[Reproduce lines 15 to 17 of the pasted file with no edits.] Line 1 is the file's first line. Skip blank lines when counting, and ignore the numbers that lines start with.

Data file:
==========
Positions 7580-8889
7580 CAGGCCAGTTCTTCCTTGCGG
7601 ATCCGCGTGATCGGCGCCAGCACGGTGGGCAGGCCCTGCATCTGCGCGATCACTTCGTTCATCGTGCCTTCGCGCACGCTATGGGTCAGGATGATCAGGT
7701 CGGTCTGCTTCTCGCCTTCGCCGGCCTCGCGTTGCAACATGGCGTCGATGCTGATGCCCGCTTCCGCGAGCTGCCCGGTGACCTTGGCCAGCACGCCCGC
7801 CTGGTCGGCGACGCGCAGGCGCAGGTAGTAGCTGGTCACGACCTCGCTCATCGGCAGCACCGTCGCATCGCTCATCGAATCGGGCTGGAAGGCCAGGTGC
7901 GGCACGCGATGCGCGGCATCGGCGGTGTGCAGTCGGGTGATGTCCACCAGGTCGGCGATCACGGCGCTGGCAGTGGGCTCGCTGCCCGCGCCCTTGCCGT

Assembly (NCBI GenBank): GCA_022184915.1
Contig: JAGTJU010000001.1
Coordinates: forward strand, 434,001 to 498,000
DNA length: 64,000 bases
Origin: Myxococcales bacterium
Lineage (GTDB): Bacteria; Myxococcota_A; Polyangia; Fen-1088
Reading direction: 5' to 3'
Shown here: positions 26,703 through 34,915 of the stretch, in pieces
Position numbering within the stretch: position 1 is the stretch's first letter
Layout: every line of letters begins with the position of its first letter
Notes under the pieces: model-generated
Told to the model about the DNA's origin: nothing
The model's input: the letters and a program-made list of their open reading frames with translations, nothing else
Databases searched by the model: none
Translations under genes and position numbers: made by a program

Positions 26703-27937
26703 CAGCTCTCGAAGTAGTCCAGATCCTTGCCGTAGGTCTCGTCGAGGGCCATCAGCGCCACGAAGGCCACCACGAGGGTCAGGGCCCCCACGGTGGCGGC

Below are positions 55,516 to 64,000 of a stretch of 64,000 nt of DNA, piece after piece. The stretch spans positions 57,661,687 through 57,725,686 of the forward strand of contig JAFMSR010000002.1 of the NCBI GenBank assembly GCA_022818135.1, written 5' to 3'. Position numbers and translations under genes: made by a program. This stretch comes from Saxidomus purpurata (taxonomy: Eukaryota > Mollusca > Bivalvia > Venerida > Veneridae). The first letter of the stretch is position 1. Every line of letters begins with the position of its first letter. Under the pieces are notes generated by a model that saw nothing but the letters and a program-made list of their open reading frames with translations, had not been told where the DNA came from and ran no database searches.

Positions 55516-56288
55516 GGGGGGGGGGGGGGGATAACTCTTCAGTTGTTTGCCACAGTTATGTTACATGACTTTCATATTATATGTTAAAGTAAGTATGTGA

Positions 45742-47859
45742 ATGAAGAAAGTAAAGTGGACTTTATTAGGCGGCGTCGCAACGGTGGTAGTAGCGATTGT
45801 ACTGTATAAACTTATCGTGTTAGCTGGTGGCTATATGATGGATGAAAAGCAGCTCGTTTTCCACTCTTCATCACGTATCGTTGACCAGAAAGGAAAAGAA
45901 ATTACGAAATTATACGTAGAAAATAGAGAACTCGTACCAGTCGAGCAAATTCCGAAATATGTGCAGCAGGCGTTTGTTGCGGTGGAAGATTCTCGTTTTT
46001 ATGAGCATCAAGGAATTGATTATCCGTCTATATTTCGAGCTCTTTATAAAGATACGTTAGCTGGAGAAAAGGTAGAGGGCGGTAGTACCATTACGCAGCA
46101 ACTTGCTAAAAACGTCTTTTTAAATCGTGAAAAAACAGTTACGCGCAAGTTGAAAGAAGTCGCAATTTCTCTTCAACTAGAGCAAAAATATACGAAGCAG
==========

Position numbering within the stretch: position 1 is the stretch's first letter
Layout: every line of letters begins with the position of its first letter
Notes under the pieces: model-generated